Earlier yesterday, Sandeep Aggarwal, a former research analyst with Collins Stewart LLC, pleaded guilty to passing inside information about a deal involving Yahoo! Inc. and Microsoft Corp. to former SAC fund manager Richard Lee and others. Aggarwal, who faces as much as 25 years in prison when he’s sentenced, is cooperating with the government.
SAC portfolio manager Michael Steinberg is scheduled to go on trial Nov. 18 for allegedly engaging in insider trading in Dell Inc. and Nvidia Corp. based on illicit tips provided by Jon Horvath, his analyst. Horvath, who has pleaded guilty and is cooperating with the U.S., is scheduled to be a witness against Steinberg, the longest-serving SAC employee of those the U.S. has charged in its insider-trading probe.
Steinberg’s lawyer has asked the judge presiding over that case to allow evidence about how other SAC fund managers traded on information provided by Horvath, showing they didn’t think it was improperly obtained.
Prosecutors said they had evidence that in August 2008, Cohen liquidated his entire long position in Dell within minutes after Horvath sent Cohen and Steinberg an e-mail that the computer maker would miss Wall Street estimates. Cohen hasn’t been charged with wrongdoing in those trades. Prosecutors said Nov. 7 that they didn’t intend to use that evidence at Steinberg’s trial.
Mathew Martoma, a former fund manager for a unit of SAC, is scheduled to go to trial as early as Jan. 6 for allegedly using inside information from two doctors who were involved in the clinical trial of an Alzheimer’s drug to trade shares of Elan Corp. and Wyeth.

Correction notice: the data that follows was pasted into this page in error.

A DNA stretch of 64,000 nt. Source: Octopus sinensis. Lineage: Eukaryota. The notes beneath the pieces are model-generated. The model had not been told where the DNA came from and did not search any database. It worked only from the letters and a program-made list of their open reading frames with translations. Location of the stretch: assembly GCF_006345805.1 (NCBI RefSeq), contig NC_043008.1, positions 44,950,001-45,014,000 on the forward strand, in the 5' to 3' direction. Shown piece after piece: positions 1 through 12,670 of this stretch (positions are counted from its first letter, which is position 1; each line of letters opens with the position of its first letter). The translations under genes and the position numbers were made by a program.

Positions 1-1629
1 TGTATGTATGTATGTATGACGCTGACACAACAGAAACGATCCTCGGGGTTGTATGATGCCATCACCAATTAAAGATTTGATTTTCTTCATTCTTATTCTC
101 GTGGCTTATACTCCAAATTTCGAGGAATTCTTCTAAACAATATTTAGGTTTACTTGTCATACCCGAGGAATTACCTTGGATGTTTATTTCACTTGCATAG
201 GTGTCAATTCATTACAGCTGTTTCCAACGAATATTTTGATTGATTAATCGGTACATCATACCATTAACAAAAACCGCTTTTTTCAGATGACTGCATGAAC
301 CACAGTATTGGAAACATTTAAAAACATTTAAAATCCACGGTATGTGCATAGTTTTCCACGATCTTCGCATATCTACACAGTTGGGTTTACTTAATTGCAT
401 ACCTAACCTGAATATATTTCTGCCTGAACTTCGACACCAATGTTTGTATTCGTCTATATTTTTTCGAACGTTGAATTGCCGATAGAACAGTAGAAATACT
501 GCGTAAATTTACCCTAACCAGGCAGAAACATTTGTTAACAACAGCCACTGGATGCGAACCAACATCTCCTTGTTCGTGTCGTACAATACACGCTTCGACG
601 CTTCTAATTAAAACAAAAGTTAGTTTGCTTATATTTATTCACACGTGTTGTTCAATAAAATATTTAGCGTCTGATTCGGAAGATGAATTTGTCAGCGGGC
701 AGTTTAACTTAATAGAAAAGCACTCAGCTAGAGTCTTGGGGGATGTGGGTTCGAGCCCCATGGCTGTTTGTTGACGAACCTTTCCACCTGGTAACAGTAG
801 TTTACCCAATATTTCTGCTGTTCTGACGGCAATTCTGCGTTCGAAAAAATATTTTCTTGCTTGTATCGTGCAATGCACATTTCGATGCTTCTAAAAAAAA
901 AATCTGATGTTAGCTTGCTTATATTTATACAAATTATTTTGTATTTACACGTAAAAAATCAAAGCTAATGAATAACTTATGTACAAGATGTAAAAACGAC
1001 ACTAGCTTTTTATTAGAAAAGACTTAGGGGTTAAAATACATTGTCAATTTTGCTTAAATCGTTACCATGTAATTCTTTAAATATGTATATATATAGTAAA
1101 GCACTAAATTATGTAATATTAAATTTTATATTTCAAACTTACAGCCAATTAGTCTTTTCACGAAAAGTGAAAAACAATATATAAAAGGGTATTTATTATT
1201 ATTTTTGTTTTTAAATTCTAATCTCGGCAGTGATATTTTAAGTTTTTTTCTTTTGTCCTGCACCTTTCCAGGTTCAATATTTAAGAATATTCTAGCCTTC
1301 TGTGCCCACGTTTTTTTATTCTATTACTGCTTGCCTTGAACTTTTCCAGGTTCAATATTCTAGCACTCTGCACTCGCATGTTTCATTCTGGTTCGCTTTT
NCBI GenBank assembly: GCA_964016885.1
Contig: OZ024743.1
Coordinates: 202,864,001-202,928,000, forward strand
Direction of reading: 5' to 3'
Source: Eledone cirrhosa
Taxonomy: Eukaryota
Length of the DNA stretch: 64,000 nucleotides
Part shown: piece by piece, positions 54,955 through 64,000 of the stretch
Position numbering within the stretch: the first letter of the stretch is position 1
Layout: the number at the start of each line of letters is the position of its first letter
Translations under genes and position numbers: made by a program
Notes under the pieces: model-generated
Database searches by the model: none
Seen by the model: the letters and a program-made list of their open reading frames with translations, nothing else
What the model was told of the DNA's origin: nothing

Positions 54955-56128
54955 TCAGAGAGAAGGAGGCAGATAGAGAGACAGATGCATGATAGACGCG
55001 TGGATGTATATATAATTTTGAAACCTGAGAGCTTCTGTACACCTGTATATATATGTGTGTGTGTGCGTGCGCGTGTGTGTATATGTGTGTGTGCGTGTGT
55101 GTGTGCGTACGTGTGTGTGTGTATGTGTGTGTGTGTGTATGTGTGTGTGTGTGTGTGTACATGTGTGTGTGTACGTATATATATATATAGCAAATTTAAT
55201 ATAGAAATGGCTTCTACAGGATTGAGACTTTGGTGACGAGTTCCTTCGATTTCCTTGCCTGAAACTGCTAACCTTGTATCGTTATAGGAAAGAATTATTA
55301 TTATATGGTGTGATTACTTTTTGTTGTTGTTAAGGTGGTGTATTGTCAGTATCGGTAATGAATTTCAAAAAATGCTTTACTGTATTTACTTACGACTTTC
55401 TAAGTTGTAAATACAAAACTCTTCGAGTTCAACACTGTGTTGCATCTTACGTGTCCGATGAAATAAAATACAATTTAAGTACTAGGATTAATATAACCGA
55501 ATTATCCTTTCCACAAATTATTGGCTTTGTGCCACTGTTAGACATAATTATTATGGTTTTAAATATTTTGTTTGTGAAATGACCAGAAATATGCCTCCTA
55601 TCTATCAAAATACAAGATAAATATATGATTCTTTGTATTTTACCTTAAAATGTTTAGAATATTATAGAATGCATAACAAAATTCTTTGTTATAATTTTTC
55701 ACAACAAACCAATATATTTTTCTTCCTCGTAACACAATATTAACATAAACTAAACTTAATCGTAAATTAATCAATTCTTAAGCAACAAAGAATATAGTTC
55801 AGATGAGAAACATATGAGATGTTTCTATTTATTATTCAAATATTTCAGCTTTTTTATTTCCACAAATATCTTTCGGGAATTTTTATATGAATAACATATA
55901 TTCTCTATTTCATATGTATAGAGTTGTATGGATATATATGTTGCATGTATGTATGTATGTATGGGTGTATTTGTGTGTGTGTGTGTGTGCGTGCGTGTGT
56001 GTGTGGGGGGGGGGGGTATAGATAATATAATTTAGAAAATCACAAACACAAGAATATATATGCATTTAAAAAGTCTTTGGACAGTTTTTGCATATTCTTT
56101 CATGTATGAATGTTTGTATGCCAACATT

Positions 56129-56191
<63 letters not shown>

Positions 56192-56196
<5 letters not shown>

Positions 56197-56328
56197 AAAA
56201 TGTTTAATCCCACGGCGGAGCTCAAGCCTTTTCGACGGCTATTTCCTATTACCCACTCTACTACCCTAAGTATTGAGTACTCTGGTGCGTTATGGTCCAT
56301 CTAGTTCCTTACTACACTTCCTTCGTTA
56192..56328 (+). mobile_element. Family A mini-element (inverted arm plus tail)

Prosecutors claim Martoma used illegal tips to help SAC make profits and avoid losses of $276 million -- the biggest insider-trading case in history. The U.S. said Cohen traded on the stocks after receiving the information from Martoma about the clinical trial’s disappointing results.
After SAC’s guilty plea, Ethan Wohl argued on behalf of investors in Elan and Wyeth who are suing the hedge fund over its alleged insider trading in those stocks. Wohl said investors are victims of SAC’s crime and urged Swain to reject the plea because of SAC’s failure to take responsibility for its Elan and Wyeth trades.
“The allocution made no reference to these trades and no acknowledgment of fault in any of the crimes pled to,” Wohl said, referring to Nussbaum’s statement.
Anthony Sabino, who teaches law at St. John’s University in New York, said he wasn’t surprised by the judge’s decision not to rule immediately.
“She’s very thoughtful, very articulate, very careful,” Sabino said. “She’s going to give this a lot of thought.”
Sabino said that while Swain may question parts of the agreement, he doesn’t think she will reject it outright.
“You really can’t quibble with the fine,” Sabino said. “It’s a vast amount of money.”
Swain may require SAC to be more forthcoming in the criminal conduct it’s willing to admit or require changes to other details of the agreement as a condition for her approval, he said. The general terms of the deal will probably remain intact, he said.
The criminal case is U.S. v. SAC Capital Advisors LP, 13-cr-00541, U.S. District Court, Southern District of New York (Manhattan). The civil case is U.S. v. SAC Capital Advisors LP, 1:13-cv-5182, U.S. District Court, Southern District of New York (Manhattan).